Kansas coach Bill Self says he’s been thinking about next season ‘for the last month’



USATSI 22845844

The second half of this season for Kansas was the worst stretch of basketball coach Bill Self has ever had in his 21 seasons at the school.

The Jayhawks went 10-11 after after starting 13-1. A team that started the season ranked No. 1 clearly was lacking in the depth, defense and shooting departments.

“For the last month I’ve been thinking about next season, to be honest,” Self said after losing 89-68 to No. 5 Gonzaga on Saturday. “Not in the moments during the game. But obviously we had eight guys on scholarship that were healthy there late — and injuries are part of the game so that’s not an excuse — but we could have done a much better job as a staff of putting more guys out there that we could play.

“That’s something that I’ve thought about for a long time. The thing about it is in basketball, early on you can play through some things. But (over) the course of a season, there’s a grind that goes with it, and bodies get run down and injuries occur. That’s all part of it. When you don’t have as much firepower that maybe you’ve had in past years, it certainly showed this year.”

This is not surprising at all from Self. College coaches are CEOs. Most are always thinking ahead, and it’s no surprise Self has turned reflective as he’s watched his team struggle down the stretch. Self spent a lot of this season trying to convince his team that wins against Houston, Connecticut and Tennessee showed KU could beat anyone. He was playing psychiatrist, trying to pump a group very much in need of confidence with confidence.

But a week ago at the Big 12 tournament, Self told the truth at the end of his news conference.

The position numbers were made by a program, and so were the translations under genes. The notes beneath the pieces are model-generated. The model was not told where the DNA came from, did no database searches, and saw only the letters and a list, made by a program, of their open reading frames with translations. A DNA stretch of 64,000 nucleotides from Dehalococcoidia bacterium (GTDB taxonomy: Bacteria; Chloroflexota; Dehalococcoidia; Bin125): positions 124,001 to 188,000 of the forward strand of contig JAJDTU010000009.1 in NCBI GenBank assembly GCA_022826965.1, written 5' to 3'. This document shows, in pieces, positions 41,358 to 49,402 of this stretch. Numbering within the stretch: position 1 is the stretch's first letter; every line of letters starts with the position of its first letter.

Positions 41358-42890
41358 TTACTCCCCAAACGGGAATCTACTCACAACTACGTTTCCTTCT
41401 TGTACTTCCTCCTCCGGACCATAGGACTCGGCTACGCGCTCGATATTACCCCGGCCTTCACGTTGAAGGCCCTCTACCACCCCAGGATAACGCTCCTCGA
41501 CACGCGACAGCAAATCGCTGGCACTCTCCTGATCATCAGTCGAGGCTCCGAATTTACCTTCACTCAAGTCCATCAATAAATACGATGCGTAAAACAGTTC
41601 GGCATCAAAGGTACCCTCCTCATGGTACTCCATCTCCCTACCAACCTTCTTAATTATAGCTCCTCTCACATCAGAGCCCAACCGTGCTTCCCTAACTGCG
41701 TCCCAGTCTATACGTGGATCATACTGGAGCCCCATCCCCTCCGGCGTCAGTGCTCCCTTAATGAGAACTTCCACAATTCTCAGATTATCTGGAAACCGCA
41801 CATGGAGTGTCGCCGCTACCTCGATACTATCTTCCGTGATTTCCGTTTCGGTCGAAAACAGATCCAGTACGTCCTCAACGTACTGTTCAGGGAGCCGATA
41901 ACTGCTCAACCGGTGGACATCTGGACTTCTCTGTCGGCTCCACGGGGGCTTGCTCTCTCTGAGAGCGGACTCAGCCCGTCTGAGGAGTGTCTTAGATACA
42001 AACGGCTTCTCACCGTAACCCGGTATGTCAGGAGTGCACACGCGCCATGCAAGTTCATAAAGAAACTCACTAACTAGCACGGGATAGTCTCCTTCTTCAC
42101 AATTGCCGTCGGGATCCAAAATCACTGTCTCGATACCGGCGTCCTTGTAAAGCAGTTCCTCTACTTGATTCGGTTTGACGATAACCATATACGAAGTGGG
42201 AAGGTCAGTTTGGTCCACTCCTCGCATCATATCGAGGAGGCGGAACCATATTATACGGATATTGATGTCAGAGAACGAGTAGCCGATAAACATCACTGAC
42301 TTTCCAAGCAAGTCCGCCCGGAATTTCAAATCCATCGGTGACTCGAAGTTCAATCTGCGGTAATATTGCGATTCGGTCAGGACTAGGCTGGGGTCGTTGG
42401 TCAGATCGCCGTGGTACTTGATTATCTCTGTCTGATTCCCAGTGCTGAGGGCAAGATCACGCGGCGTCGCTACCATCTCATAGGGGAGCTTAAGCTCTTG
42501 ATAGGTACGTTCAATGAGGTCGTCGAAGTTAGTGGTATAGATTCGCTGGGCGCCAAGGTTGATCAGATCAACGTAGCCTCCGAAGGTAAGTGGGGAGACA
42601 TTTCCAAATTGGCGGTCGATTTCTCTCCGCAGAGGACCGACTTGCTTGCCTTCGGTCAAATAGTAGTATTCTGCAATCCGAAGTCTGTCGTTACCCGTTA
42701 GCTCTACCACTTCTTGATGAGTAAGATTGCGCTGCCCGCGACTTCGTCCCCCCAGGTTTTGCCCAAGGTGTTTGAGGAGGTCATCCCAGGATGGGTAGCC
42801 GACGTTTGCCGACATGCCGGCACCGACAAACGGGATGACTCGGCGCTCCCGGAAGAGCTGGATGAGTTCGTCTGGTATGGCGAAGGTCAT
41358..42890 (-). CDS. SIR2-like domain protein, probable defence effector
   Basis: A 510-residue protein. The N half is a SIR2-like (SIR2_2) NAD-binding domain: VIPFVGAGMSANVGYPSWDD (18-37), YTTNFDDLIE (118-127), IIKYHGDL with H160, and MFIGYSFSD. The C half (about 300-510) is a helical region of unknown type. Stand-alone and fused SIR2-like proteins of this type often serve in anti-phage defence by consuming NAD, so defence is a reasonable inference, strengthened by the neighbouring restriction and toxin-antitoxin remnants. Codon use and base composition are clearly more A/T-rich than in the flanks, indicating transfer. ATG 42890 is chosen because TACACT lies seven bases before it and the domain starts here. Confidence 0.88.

“Guys, what are we going to take away?” Self said. “We’ll take away that we came over here on a Wednesday and the (fact that the) quarterfinal is tomorrow sucks. That’s what we’re going to take away from this.”

Self was clearly frustrated that it had gone so poorly that No. 4 Kansas — national power Kansas! — wasn’t even playing in the quarterfinals of the Big 12 Tournament.

And Self’s quote on Saturday took me back to 2021. Kansas had just been blitzed by USC in the Round of 32, and Self went into his postgame news conference and basically said the roster wasn’t good enough. He said he was wishing Drake had taken out USC in the first round.

“Just because it’s hard for us to match up against length and athletic ability,” Self said at the time. “That’s been the downfall of our team all year long, and I think that was probably as evident tonight as it has been in a long time.”

I asked Self that day what he could do to fix it.

“You can recruit. You can address it through recruiting. You can address it through player development. Guys, for us to be a team that really has a chance to be national contender, we need to get a little bit more athletic. We do. And we need to get a little longer and bigger and those sort of things.”

That offseason Self went on a mission to find a point guard who could create his own shots and bring some quickness to the Jayhawks. He landed Remy Martin, who ended up taking him on a wild ride but one that ultimately ended with his second national title.

This offseason Kansas needs shooting, guards who can create their own shots and depth. On Saturday, he had three defensive liabilities on the floor in Hunter Dickinson, Nick Timberlake and Johnny Furphy. Gonzaga hunted for all three and put on an offensive clinic, scoring as easily against a Self defense as you’ll ever see.

Furphy is young and has the ability to develop into a quality defender if he decides to return to Kansas. But you are not going to see Self be forced to put a defense on the floor with that many holes ever again. Self has at least two starters returning in KJ Adams and Dajuan Harris Jr. who are not really perimeter threats. It’s possible Dickinson returns as well. Self will be very intentional in looking for players to put around them who fit.

Self knows he and his staff did not do a good enough job of identifying talent that fit the roster this past year. He knows he left himself with too thin a bench.

As Self said three years ago, the way to fix it is through recruiting and development. And he knows it’s time to get to work.

Required reading

(Photo: Rob Gray / USA Today)





Source link

About The Author

Scroll to Top